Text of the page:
I’d look forward to the action entertainment on TV. And face palm myself about how very stupid all the political leaders in North Eastern Asia have been! And their stoopid voters. But who cares, it was their choice. Maybe they too like war action? Obviously they all do, they just prefer to watch it from the first row of chairs at home. Asian culture seems to be that way. Let’s watch how they end themselves.

  • Edward

    Cotour wrote: “I believe that the key element in this conversation that is not being focused on comes down to one thing: CHINA.

    Agreed.

    The trick is in dealing with North Korea without getting China involved in a war with us. Another trick would be to prevent China from getting involved in a war that North Korea might start.

    The United States has a Department of War (Defense Department), but — unlike many liberals seem to think — we also have a Department of Peace, whose function is to prevent wars from starting or from spreading, if they do start. The State Department failed in that function, during the previous administration, and the Middle East has suffered for that failure.

  • LocalFluff

    ” we also have a Department of Peace, whose function is to prevent wars from starting or from spreading”

    That’s the problem. Accumulating conflicts without ever resolving any of them. The US must start striving for and using war proactively. And to fight them until final and permanent victory. Learn from the Romans. Mars is named after “march(ing troops)” since every spring is the time of mobilizing for war again. They originally didn’t even have a calendar for the winter months since they were impractical for decisive campaigns. Fearless Roman wars gave the world the most peaceful millennium in known history. This North Korean mess wouldn’t exist if they’ve fought the war to the end in the 1950s. The final push into Chinese territory would’ve saved millions of lives form commie murderers.

  • Early Bird

    The United States has a Department of War (Defense Department), but — unlike many liberals seem to think — we also have a Department of Peace, whose function is to prevent wars from starting or from spreading, if they do start.

    Close: the Americans have an Institute of Peace that is not a cabinet-level department à la the Department of Defence.

    Rather, the USIP is a federal institution. And while it is run under the auspices of the US government, its anaemic budget of ~$40 million dollars a year gives some indication of how seriously it is taken by that same government.

    Dennis Kucinich did propose a Department of Peace back in 2001 and repeatedly made the same proposal for some years after. However, his idea never went beyond the proposal stage, although his making such a suggestion added greatly to his charm (well, for me, anyway).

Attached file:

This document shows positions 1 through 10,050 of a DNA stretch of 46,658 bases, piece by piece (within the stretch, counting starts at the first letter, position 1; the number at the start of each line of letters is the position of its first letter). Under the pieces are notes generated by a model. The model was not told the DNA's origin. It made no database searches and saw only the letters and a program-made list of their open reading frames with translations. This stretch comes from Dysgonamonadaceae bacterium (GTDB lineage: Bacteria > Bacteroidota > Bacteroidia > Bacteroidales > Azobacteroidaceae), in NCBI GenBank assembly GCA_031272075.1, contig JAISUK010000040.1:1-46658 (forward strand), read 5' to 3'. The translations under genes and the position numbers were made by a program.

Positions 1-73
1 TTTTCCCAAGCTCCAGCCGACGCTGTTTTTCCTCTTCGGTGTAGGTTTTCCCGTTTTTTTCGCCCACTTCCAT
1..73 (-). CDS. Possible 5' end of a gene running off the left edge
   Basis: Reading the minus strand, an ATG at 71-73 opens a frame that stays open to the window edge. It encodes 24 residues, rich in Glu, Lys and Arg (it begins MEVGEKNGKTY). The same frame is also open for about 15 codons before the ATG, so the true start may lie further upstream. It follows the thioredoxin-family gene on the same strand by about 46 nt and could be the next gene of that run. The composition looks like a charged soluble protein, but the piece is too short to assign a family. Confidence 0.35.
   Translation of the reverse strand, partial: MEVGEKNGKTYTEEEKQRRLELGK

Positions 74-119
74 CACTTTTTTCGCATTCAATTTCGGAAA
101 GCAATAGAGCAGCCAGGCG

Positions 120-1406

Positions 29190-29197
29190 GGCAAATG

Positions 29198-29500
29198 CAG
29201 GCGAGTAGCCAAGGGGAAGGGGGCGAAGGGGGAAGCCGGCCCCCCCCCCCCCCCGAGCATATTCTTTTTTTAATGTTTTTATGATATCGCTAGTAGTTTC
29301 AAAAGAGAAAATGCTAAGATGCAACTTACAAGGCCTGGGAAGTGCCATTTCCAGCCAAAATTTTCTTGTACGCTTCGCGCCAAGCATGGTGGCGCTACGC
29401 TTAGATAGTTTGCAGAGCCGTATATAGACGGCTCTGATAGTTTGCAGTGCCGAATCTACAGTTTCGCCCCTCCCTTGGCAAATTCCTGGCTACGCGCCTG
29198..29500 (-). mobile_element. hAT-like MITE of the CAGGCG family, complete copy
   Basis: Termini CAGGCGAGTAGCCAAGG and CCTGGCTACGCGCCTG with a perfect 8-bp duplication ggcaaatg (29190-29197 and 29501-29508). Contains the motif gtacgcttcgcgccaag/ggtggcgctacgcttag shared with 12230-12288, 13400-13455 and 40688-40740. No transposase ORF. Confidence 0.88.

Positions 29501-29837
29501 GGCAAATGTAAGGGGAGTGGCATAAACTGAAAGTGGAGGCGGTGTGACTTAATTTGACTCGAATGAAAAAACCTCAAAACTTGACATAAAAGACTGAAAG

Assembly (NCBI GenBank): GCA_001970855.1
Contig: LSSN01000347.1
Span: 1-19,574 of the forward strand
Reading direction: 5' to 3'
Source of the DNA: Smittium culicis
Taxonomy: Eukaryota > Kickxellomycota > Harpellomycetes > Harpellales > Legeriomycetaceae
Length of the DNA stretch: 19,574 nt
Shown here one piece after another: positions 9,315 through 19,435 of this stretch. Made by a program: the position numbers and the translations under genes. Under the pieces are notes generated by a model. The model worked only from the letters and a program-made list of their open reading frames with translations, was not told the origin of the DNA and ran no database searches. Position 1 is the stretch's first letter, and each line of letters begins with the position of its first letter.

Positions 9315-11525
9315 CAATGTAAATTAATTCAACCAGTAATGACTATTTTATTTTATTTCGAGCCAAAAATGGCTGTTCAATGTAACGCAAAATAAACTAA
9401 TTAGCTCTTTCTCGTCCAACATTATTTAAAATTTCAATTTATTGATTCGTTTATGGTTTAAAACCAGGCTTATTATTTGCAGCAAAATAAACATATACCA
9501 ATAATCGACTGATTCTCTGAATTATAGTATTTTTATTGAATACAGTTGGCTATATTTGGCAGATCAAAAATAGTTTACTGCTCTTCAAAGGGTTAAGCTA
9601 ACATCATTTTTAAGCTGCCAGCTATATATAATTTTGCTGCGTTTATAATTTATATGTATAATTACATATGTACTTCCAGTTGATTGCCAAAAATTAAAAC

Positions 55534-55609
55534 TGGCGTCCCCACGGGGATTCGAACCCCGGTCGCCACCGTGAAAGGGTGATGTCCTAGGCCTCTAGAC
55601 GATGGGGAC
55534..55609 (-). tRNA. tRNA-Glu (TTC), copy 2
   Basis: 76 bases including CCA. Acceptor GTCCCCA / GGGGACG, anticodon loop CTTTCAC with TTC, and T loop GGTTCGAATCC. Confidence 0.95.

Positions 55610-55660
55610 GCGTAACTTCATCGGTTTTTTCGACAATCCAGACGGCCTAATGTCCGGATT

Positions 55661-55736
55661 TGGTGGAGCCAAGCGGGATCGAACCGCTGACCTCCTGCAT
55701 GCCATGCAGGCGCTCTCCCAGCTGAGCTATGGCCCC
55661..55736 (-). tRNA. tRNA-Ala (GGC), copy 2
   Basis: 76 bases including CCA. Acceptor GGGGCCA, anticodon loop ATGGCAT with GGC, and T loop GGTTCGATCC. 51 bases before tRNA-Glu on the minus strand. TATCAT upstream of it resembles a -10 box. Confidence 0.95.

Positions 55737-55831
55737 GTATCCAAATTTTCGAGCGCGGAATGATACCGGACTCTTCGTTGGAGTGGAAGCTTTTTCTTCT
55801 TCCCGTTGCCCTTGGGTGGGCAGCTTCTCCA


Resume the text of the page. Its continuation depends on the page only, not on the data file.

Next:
• Early Bird


    The US must start striving for and using war proactively. And to fight them until final and permanent victory. Learn from the Romans.

    A glimpse at World Wars I and II might tell us something about how long modern armies and industrial societies can realistically be expected to wage war before they “lose heart,” so to speak.

    In the first instance, the French Army mutinied after three years of fighting. What rarely gets discussed is that, had the war not ended in late 1918, the British Army would, very likely, have followed suit; a soldier can only endure so many days of combat before he mentally breaks down and becomes a psychological casualty. Of course, one must survive in order to go to pieces, and the primary reason WWI didn’t see more psychiatric casualties was simply because most soldiers were blown to pieces long before their minds went.

    If you can find any old-timers who remember WWII (and who aren’t viewing it through rose-coloured glasses 70 years later), they will very likely tell you that, by 1945, even the people who weren’t doing the fighting were sick of the war. In the UK, everything from clothes to food to furniture was rationed…and the rationing for some items continued even after the war into the 1950’s. And that was the winning side; ask an old German what they thought about the ersatz “coffee” they were served during the war (that consisted of ground-up roasted acorns).

    Imagine, for a moment, having to have a government-issued ration coupon for just about anything you might care to eat or wear on a daily basis and you start to understand how tedious wars can become as they drag on for years. Not to mention that every day is ripe with the possibility of your getting a letter notifying you that another relative has been killed or wounded.

    I agree completely that wars, once they are started, must be fought to the bitter end. The problem is that “war fever” can only last for so long before it lapses into a bitter sullenness and resignation. If I had to place a bet on any given society, I would bet that they would be good for five years of continuous fighting, tops, before reaching a point where they just don’t want to know.